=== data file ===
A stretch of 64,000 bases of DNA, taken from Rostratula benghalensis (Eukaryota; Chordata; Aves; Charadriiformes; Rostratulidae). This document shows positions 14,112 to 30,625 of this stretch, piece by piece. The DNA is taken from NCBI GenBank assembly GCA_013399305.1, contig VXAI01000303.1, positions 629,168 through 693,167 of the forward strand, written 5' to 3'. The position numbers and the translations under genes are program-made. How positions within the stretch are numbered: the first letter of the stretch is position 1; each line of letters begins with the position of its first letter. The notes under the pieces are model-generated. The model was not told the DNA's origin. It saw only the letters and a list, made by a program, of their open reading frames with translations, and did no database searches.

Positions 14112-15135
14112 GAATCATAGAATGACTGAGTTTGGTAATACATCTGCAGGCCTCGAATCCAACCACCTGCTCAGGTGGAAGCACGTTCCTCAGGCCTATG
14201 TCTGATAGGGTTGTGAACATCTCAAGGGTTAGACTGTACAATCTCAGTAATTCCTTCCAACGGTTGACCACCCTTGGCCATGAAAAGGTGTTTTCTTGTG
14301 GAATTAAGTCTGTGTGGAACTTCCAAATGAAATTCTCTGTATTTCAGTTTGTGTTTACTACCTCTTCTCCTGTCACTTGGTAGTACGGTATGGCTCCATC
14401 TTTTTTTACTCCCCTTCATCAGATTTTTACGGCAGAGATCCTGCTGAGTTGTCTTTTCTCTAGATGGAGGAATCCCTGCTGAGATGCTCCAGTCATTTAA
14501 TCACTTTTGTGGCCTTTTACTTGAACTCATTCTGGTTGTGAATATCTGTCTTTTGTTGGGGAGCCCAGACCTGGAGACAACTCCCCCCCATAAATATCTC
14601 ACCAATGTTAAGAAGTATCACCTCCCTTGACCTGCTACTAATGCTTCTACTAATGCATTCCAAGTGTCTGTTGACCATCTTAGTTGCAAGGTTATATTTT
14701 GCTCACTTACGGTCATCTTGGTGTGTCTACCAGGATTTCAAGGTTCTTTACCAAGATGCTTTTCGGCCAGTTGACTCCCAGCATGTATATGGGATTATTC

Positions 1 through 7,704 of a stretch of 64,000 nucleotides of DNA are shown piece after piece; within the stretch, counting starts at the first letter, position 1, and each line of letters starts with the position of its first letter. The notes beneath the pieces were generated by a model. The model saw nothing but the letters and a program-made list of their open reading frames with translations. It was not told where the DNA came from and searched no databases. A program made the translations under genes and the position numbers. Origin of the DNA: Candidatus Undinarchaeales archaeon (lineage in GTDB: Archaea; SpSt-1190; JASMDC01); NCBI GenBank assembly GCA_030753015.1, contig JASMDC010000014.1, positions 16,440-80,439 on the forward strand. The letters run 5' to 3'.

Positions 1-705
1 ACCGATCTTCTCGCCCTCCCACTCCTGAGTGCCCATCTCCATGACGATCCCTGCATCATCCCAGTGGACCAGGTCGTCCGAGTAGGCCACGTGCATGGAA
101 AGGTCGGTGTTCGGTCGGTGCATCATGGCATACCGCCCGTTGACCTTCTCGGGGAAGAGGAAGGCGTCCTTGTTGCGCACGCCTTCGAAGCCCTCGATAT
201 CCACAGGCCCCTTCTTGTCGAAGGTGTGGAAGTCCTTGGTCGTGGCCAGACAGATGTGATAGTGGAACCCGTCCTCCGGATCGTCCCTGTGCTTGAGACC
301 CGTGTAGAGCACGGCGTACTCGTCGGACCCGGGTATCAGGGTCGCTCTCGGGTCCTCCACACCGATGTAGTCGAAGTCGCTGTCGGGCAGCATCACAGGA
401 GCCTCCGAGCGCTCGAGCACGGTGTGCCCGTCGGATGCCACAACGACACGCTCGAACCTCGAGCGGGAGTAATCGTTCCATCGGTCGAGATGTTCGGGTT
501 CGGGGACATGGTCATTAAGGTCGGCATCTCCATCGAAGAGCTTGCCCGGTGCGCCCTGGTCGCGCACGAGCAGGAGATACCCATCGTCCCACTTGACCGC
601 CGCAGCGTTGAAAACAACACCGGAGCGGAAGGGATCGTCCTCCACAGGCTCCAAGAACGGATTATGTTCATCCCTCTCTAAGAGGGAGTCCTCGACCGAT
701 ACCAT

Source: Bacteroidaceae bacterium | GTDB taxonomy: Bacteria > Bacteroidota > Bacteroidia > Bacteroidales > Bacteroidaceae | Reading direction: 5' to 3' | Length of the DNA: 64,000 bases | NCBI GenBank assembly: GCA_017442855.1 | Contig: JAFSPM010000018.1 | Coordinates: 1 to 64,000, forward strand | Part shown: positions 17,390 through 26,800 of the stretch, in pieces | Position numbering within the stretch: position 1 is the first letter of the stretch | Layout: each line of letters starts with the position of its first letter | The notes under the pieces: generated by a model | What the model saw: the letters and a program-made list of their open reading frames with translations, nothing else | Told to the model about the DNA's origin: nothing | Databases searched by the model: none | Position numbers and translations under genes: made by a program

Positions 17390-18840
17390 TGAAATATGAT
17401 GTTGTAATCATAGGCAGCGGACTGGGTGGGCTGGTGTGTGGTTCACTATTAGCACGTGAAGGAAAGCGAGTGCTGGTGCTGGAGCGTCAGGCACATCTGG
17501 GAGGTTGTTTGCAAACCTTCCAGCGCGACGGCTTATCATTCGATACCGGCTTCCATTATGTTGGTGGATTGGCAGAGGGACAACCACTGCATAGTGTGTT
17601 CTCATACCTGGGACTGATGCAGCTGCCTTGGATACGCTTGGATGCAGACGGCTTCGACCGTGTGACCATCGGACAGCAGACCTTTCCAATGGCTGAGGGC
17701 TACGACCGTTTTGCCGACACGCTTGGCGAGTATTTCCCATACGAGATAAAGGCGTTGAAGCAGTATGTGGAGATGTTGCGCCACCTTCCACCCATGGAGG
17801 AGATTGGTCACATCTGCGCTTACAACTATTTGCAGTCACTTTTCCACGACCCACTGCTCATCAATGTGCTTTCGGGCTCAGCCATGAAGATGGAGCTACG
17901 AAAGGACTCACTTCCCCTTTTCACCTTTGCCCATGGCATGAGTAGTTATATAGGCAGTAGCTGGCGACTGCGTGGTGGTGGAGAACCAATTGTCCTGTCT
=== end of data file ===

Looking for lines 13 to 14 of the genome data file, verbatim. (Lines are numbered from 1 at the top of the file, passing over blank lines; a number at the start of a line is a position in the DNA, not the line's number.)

101 AGGTCGGTGTTCGGTCGGTGCATCATGGCATACCGCCCGTTGACCTTCTCGGGGAAGAGGAAGGCGTCCTTGTTGCGCACGCCTTCGAAGCCCTCGATAT
201 CCACAGGCCCCTTCTTGTCGAAGGTGTGGAAGTCCTTGGTCGTGGCCAGACAGATGTGATAGTGGAACCCGTCCTCCGGATCGTCCCTGTGCTTGAGACC